SRINAGAR: Around 7000 persons been affected by Pakistani troops firing and mortar shelling along Line of Control (LoC) in Uri in Jammu and Kashmir and over a thousand border residents have migrated have migrated to safer places.
Deputy Commissioner (DC) Baramulla, Naseer Ahmad Naqash told the New Indian Express that Uri witnessed heavy firing and mortar shelling from the Pakistani troops today.
“It was the heaviest of the last few days,” he said.
The Uri sector has been witnessed continuous firing and shelling from Pakistani troops since February 20.Naqash said the cross-LoC shelling has affected a population of around 7000 in six villages of Uri sector.
He said over a thousand people have migrated from the three villages of Chrunda, Silikote and Kamalkote and moved to safer places.
“Around 500 to 600 persons from these villages have migrated on their own while another 500 to 600 have been shifted by the government to Government Girls Higher Secondary School, Uri,” he said.
The DC said government has set up a camp for these people and is providing boarding and lodging to the border residents.
He said everyone in the affected villages has been cautioned that it would be better for them to migrate from the villages.
Muhammad Yaqoob, a resident of Balakote village in Uri sector, told Express over phone that the villagers were terrorized as the shells from across the LoC had landed in their houses.
He called upon the government to provide alternate accommodations to the affected population.
“The villagers have abandoned their villages as they did not feel safe to live there amidst continuous cross-LoC firing and shelling,” Yaqoob said.
Lal Hussain Kohli, a resident of Chrunda village in Uri sector said the shelling since February 20 was the heaviest since 2003, when India and Pakistan agreed on border ceasefire.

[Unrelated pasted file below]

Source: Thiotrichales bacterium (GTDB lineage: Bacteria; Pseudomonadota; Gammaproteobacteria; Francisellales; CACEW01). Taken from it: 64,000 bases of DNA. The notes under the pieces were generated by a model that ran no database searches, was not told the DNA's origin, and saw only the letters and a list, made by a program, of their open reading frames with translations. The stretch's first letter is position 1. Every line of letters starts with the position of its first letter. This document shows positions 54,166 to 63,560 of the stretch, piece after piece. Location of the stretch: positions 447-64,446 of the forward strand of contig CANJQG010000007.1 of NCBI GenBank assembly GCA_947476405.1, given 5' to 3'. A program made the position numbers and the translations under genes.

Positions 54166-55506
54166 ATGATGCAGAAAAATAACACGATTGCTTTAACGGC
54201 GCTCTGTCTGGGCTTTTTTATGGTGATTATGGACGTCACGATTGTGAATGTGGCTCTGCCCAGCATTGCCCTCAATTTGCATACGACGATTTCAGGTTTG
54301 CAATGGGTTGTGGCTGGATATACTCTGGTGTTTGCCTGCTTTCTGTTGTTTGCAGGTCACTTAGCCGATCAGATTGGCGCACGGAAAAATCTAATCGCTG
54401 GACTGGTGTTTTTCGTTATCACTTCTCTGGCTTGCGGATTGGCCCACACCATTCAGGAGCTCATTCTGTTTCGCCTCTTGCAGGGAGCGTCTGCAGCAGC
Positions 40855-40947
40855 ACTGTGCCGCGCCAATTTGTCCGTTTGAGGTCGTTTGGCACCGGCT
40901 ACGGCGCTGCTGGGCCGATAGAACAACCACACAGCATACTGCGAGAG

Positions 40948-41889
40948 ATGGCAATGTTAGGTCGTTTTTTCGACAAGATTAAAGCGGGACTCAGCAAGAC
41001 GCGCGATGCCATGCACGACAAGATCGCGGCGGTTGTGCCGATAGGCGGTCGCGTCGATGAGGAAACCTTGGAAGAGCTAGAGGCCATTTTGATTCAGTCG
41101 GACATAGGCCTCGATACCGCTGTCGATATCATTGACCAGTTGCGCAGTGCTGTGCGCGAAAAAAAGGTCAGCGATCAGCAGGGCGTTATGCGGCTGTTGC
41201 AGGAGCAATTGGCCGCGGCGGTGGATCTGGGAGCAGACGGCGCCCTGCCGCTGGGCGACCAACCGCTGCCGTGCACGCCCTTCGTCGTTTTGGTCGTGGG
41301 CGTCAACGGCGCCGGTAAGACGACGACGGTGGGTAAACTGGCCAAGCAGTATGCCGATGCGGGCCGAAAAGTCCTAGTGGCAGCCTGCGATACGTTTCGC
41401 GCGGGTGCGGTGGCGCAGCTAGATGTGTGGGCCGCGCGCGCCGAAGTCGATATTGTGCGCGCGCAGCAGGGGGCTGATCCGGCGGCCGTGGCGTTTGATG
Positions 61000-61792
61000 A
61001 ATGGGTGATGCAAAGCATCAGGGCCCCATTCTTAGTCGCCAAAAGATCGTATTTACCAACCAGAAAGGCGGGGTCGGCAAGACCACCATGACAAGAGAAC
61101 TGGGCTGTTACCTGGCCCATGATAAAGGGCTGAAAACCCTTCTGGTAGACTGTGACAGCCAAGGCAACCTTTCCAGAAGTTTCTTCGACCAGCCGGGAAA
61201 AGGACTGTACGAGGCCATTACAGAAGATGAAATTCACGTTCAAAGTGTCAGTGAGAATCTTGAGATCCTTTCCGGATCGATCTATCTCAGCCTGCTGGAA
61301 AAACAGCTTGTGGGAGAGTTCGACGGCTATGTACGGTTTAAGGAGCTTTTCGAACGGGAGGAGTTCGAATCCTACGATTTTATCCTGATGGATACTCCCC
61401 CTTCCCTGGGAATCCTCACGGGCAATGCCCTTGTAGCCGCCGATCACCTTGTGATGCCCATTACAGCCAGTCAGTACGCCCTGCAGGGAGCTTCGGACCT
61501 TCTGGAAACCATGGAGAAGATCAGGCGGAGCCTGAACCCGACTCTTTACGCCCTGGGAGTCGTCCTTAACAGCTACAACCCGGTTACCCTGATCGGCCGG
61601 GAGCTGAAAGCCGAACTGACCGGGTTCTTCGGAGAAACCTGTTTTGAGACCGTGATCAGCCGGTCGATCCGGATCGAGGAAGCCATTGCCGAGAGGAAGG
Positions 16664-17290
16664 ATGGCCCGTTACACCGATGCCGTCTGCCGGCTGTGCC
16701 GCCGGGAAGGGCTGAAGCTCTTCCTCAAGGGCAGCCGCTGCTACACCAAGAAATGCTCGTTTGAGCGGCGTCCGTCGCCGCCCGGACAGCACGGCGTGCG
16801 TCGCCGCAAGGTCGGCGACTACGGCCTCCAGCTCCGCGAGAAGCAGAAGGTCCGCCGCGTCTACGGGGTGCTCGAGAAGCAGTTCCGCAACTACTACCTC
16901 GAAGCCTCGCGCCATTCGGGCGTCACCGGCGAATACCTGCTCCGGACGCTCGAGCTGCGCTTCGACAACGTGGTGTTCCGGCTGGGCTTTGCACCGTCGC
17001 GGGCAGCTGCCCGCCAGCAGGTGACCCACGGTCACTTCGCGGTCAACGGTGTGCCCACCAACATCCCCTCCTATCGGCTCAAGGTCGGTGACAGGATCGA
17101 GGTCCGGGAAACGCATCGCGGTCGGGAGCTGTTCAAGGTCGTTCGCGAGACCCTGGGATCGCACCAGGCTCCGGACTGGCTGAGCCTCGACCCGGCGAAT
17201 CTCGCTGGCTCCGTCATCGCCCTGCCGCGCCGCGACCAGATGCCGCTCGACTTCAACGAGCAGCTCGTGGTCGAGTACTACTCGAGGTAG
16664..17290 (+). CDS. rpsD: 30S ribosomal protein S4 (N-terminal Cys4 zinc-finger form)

“We fear if we live there, we will die. The entire villages apart from the elderly are empty,” he said.
Kohli said the shelling continued throughout the day today.
With the people coming under fire, the residents have pitched for resumption of dialogue process between India and Pakistan for return of peace along the frontiers.
“We are witnessing a war-like situation,” said Lal Din, a resident of Silikote, Uri.
He said they had come to know that people on Pakistani side have been told by Pakistani army to shift to safer places as the hostilities may flare up.
“Instead of letting the situation go out of hand, Indian and Pakistani government should hold talks and uphold the border ceasefire,” Din said.
Local also criticized the PDP-BJP coalition government and the opposition legislator Muhammad Shafi Uri saying none had come to see their condition since the escalation of hostilities.
“They only come to us for votes,” said Shabir Ahmad of Silikote.
He said the people living along the frontiers are the worst hit by the India-Pakistan hostilities and it would be better for the two countries to end the hostilities and start a dialogue process so that border residents on both sides of LoC live in peace.